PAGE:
We’re getting to the point where we’re close to “doubling up” on the miles on the Model S than our Roadster. It’s got a lot more to do with the utility of a Model S vs. a Roadster as well as the number of miles that I drive for work.
The Model S is a 2013 that we picked up in November 2013 and the Roadster is a CPO that we picked up in September 2013. The Model S had around 20 miles when we picked it up and the Roadster had around 2200 miles when we picked that up.
They’re both great cars in their own rights and we’ve put in close to 15,000 miles on the Roadster at this point.
Ideal Miles – 291
Rated Miles – 251
The battery degradation on the car has shown its effect in the last few hundred miles. My 90% daily charge has gone down to around 226 Rated miles/261 Ideal Miles. Range charges in my most recent charge is 251 Rated miles/291 Ideal Miles. Most parts of the world, winter has a very noticeable effect on range. This is not normally the case in Southern California. With 291 Ideal miles or 9 lost miles. Doesn’t look bad vs 300 miles. But I live in a rated miles world and my 265 is now down to 252, so that sorta hurts, after all 13/265 is almost 5% of usable range gone vs. the Ideal loss around 3% (291/300) though this is also 4.6% (291/306).
I often charge the car to 90% on most days. The Roadster has a feature called “Top Off” that I mimic on the Model S. What that means is before I roll off, I extend the charge and run the pre-conditioning to cool the car and battery down. I wonder if that contributed to the degradation. Either way, there it is. Still waiting on Tesla to step it up and provide some sort of warranty and guidelines on what to expect.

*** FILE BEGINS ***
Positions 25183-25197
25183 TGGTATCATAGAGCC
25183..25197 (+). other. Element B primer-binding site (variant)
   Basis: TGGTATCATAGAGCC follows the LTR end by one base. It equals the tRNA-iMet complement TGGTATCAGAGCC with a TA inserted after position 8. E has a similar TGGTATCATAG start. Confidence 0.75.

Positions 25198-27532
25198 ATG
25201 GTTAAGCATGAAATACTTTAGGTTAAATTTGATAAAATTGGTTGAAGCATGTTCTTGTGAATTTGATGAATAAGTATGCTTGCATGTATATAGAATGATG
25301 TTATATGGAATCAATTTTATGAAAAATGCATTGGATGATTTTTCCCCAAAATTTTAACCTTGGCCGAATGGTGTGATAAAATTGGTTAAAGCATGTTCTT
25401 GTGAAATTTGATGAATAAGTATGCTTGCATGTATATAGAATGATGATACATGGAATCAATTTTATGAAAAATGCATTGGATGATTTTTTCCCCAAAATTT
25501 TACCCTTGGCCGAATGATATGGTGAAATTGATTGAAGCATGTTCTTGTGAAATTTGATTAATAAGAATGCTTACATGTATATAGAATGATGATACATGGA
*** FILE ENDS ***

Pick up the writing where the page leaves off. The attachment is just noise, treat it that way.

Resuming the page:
If battery loss is linear, then should I expect 20% loss by 116,000 miles? Or is loss on a curve and 20% is closer to 150,000 or even 200,000 miles? Or is it accelerated and 5% loss is actually good for 29,000 miles. Not to mention the fact that I am measuring this based on Rated miles, which is what really works, but should I continue to normalize and look at Ideal miles, which may be ideal, but unrealistic. Because, as I’ve written, that’s currently closer to a 3-4.5% loss of Ideal miles.
Do I need to change my charging behavior? Because 9,000 miles ago, I was still range charged to 260 Rated miles. So, if we plot my two data points. I lost 5 miles in the first 20,000 miles and 8 more miles in the next 9,000 miles (Rated miles again). One thing to note is the car has been constantly updating with new firmware. So, one needs to wonder if these losses were already in the car and that changes in the rated mils is because of firmware changes and “fine-tuning of the algorithm. If it’s based on our driving, I’ve been rather conservative over the past 29,000 miles. My average since we picked up the car has been 308 Wh/mile (see the Trip A meter on any of the three pictures.)
Perhaps I should charge the car less and let it dip below 100 miles more often. Some guidelines from Tesla really would help here. In the meantime, we’re saving for replacement battery packs for the Roadster and Model S. Even without some sort of guidelines on what that will cost, the recent 400 mile Roadster upgrade announcement makes me hopeful that the same, or at least a replacement pack price will be announced for the Model S when our pack drops down to a level where either something kicks in to replace it or it gets unbearable and we decide to replace it ourselves. Tesla Gigafactory anyone?
As I’ve mentioned before, c’mon Tesla be AWESOME again! Publish a Battery Degradation Warranty that we can count on or at least start to provide pricing on replacement Model S packs for folks to start saving up for.
I’ve been asked several times on social media as to the firmware at the time of the publication of this post.
It is V6.0 (1.67.125). The car is actually going in for a patch to fix an unrelated bug with regard to the clock switching from 12h AM/PM to 24h seemingly randombly.)